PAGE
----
Many years ago there was a strong sentiment that people should not die alone, should never die alone.
In the last few years, perhaps with the input from Callanan and Kelly’s book “Final Gifts” people started to consider the possibility that sometime the dying person seems to wait until everyone has gone, has left the room, and then dies when alone.
This idea has given rise to people suggesting to families that some people want to die alone. Although possible, this too is something we do not really know. … though it is an interesting and a comforting idea.
I was interested then to read in the coverage of San Diego Hospice over the past few weeks, that their mission is founded on the beliefs that “no one should live in pain, no one should live in fear, and no one should die feeling alone.”
There is, I think, a difference between “feeling alone” and “being alone.” When I see family surrounding, supporting, encouraging, loving, and enjoying time with the person who is dying, there is a feeling of “being with” whether or not the loved ones are at the bedside every minute of the day and night.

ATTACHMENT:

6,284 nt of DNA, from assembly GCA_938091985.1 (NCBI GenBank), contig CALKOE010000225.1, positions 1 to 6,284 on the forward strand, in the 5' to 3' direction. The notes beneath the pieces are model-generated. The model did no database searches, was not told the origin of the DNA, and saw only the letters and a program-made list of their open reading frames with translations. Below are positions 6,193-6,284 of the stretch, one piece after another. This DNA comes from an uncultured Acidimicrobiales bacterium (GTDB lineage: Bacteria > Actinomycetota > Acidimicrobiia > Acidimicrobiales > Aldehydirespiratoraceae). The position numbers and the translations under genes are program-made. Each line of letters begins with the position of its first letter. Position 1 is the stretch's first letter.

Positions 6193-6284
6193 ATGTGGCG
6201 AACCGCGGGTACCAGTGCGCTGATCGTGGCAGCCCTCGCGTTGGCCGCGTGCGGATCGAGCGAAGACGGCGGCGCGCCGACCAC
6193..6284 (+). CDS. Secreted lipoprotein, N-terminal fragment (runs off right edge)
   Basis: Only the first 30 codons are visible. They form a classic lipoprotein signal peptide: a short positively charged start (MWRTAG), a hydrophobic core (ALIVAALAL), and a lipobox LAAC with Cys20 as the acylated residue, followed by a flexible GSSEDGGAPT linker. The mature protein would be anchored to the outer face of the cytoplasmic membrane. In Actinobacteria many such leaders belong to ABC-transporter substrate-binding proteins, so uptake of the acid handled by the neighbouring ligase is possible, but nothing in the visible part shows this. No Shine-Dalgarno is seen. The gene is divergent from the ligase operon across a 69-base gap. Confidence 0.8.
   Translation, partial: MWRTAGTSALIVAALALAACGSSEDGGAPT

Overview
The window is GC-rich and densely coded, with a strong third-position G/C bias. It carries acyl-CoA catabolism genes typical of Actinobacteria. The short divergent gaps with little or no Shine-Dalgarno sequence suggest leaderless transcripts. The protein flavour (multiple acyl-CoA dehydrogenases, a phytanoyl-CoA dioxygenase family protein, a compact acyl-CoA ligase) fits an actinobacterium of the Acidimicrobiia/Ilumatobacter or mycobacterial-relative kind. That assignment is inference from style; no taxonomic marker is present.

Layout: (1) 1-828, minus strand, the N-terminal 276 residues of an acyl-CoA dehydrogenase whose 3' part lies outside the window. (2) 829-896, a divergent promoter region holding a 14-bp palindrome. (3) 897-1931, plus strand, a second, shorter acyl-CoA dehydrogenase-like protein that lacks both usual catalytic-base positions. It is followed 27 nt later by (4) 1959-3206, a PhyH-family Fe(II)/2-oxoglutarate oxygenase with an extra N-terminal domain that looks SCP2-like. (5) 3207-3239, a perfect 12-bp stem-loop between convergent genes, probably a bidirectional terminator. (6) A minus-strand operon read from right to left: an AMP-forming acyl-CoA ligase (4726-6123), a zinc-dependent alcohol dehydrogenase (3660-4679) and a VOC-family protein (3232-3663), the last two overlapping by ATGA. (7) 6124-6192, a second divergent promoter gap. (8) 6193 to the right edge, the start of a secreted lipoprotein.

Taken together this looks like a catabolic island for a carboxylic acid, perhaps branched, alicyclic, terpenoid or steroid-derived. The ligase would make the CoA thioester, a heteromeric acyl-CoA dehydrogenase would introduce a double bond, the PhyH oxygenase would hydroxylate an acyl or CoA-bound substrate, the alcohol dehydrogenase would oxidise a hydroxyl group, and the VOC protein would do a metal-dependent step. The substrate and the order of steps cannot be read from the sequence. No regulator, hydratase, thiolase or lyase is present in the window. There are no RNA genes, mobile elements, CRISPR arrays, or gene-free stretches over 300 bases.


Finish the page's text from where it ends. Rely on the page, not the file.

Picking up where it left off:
“Feeling supported” can occur whether or not loved ones are physically present.
Thanks for this important distinction Kath–the difference between ‘being alone’ and ‘feeling alone’.
I will never forget one woman’s comment to me some years ago, and while the context was much broader than end-of-life, I believe for her, it embodied an important truth. She said, “You know, there are worse things than being alone.” We then went on to explore some of those ‘worse things’.
Great to hear from you. THanks for sharing your thoughts. Interesting how those comments can open discussion up. Hope you are well!